Ah's out do not always equal SOC unless they were drawn out at the 20 hour rate at 77F. If you are discharging at say 25% of the 20 hour rate (5.5A vs. 22A) the battery bank will actually have slightly more capacity than 440Ah. Most Ah counters DO NOT calculate for any overages in Peukert only high discharge impacts on the negative side but the SmartGauge can more accurately account for this.

The best correlation is to let the battery sit for 24 hours at a temp between 70F and 80F and look at resting open circuit voltage and compare it to the SmartGauge's SOC.

If you want to see a real world example of how well the SmartGauge can track (though these are not Firefly however) this one is interesting (Smart Gauge part at end):

How to Murder Batteries in Half a Year

I would be curious to see how it tracks on setting 2 & 3 compared to #1. Unfortunately the Firefly I have been using for testing is in the middle of more testing and can't be used for SG testing right now...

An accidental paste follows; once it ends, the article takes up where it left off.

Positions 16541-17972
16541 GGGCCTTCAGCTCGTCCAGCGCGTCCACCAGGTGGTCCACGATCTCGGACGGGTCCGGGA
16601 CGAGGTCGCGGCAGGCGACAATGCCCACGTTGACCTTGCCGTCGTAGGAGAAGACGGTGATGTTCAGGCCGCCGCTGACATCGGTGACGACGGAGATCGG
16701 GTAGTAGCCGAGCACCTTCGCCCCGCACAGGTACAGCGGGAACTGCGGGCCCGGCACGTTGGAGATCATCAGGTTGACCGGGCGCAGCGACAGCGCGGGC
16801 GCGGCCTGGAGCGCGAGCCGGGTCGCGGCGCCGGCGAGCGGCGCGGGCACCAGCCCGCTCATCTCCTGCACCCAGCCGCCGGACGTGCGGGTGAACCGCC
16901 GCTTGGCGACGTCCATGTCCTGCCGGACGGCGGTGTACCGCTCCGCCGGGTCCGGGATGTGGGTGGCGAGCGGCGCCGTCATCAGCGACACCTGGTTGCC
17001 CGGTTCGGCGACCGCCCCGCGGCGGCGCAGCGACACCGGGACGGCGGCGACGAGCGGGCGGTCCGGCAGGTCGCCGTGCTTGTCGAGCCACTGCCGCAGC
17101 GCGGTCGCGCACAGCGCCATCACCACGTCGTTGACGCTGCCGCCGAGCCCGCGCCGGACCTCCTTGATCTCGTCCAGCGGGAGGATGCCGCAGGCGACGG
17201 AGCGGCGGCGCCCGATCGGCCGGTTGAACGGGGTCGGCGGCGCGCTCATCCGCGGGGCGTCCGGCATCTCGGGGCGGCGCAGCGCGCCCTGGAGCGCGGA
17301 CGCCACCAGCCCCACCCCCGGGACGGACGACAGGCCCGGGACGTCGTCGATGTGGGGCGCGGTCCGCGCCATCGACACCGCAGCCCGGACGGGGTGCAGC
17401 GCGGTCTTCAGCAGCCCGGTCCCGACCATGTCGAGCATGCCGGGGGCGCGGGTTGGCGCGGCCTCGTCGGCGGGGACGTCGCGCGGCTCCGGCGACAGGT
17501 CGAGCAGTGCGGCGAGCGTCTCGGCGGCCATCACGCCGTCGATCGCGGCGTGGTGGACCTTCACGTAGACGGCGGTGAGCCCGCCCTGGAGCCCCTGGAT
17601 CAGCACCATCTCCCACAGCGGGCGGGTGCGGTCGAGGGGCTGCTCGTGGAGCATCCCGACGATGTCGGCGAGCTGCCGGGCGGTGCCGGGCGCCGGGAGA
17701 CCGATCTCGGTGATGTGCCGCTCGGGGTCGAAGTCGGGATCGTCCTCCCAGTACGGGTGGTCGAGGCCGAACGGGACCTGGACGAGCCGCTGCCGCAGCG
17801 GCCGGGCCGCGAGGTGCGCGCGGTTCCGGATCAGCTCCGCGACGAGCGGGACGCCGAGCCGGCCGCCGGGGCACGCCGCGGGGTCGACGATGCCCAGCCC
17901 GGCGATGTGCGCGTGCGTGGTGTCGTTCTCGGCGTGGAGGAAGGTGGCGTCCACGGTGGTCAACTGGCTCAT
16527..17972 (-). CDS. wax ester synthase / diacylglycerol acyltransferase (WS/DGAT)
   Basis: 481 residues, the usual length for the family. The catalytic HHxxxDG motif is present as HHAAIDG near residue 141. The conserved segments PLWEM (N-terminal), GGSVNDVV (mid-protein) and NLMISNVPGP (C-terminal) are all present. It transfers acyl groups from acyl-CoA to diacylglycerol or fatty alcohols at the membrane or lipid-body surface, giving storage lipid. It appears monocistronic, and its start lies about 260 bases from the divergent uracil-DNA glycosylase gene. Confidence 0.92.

Posted by: Compass Marine at June 15, 2016 9:12 AM | Reply

I have now changed over to the program #3 AGM setting. I will report back after it has gone through a couple cycles. Unfortunately, since I live on the boat, doing a 24 hour open circuit test just isn't gonna happen.

I am using a Victron battery charger with a separate voltage sensing lead attached to the batteries. I would think this would help with avoiding a premature float. My sense is that this is not happening. I did program the Link 20 with the Firefly recommended Peukert value - though it is interesting you say this is only factored in for extra high loads and not smaller loads. We definitely spend most of our time with loads less than 22amps.

Posted by: Greg Davids at June 15, 2016 9:55 AM | Reply


For a little more depth on Ah counters:

Keeping Your Ah Counter More Accurate:


Posted by: Compass Marine in reply to Greg Davids at June 15, 2016 10:54 AM | Reply

After just one day I can tell that program #3 is much more accurate for the Firefly batteries. My amp hour meter tells me that I have consumed 120.7 amp hours. This should theoretically leave me with 73% remaining battery life. The Smartgauge is now reporting.... drumroll.... 74! Pretty darn close.

Given that this is just the first cycle, and it is supposed to get more accurate over time, I would say this is a winner.

Posted by: Greg Davids at June 16, 2016 12:00 PM | Reply